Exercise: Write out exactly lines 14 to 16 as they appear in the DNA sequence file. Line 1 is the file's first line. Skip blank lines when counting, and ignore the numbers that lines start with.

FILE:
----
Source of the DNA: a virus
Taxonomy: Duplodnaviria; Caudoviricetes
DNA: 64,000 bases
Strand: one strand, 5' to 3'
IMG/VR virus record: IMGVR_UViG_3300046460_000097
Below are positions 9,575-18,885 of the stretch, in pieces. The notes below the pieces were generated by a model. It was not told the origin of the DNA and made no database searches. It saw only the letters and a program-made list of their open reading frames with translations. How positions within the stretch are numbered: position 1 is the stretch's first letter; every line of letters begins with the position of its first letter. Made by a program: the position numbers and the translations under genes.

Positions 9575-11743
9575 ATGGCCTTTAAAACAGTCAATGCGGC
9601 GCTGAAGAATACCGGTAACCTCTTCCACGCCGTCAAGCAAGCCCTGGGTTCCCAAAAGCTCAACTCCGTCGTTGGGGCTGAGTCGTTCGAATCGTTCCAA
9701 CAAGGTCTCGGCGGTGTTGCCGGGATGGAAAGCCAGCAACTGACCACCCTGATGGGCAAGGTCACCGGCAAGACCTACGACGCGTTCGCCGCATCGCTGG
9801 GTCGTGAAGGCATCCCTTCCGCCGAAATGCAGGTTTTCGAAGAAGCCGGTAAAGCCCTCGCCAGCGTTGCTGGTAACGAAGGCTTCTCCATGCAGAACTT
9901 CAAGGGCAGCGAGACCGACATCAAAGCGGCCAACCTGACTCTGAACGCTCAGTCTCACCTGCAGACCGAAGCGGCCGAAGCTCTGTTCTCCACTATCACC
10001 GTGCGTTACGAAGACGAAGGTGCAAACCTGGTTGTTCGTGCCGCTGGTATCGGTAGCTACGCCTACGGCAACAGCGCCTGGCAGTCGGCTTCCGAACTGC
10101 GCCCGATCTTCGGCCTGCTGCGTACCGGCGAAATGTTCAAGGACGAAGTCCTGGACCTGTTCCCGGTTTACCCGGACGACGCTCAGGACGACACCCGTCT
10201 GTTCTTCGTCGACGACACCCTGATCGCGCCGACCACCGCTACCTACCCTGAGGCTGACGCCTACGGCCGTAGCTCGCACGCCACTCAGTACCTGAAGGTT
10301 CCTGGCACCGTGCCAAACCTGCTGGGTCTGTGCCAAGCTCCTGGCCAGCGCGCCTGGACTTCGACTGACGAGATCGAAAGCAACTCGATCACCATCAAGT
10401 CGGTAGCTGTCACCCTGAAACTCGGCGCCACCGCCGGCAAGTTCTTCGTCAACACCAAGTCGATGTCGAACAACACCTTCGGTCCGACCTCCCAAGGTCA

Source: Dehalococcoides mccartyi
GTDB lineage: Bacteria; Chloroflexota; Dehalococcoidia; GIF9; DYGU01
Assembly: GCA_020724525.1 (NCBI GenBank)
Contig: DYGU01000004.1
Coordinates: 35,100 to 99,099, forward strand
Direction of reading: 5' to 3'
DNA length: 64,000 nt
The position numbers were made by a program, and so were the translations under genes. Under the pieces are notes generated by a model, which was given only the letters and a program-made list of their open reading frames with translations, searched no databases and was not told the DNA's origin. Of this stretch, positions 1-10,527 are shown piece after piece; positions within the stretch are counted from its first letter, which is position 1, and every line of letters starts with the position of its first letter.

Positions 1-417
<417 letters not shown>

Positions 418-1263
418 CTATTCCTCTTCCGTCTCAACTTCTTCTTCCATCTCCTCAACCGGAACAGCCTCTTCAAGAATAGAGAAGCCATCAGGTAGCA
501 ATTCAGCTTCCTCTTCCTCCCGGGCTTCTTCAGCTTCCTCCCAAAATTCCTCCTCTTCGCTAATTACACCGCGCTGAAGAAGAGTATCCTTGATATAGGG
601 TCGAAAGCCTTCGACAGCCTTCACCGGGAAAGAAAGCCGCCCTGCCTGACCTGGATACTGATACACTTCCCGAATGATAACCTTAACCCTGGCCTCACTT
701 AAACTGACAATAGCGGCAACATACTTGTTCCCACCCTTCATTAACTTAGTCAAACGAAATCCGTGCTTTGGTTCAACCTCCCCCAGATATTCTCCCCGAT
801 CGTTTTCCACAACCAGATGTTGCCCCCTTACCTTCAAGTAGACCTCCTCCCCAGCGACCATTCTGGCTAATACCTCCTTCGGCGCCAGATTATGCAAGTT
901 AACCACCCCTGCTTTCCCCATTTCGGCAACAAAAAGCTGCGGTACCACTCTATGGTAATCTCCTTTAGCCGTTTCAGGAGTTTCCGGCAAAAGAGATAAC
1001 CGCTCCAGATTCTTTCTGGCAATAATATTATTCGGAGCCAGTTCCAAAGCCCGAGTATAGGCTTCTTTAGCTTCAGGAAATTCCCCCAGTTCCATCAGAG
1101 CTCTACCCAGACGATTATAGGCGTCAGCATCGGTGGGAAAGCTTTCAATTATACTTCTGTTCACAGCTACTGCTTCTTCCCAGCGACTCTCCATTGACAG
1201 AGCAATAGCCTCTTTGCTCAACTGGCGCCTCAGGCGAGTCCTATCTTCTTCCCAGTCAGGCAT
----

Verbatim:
10101 GCCCGATCTTCGGCCTGCTGCGTACCGGCGAAATGTTCAAGGACGAAGTCCTGGACCTGTTCCCGGTTTACCCGGACGACGCTCAGGACGACACCCGTCT
10201 GTTCTTCGTCGACGACACCCTGATCGCGCCGACCACCGCTACCTACCCTGAGGCTGACGCCTACGGCCGTAGCTCGCACGCCACTCAGTACCTGAAGGTT
10301 CCTGGCACCGTGCCAAACCTGCTGGGTCTGTGCCAAGCTCCTGGCCAGCGCGCCTGGACTTCGACTGACGAGATCGAAAGCAACTCGATCACCATCAAGT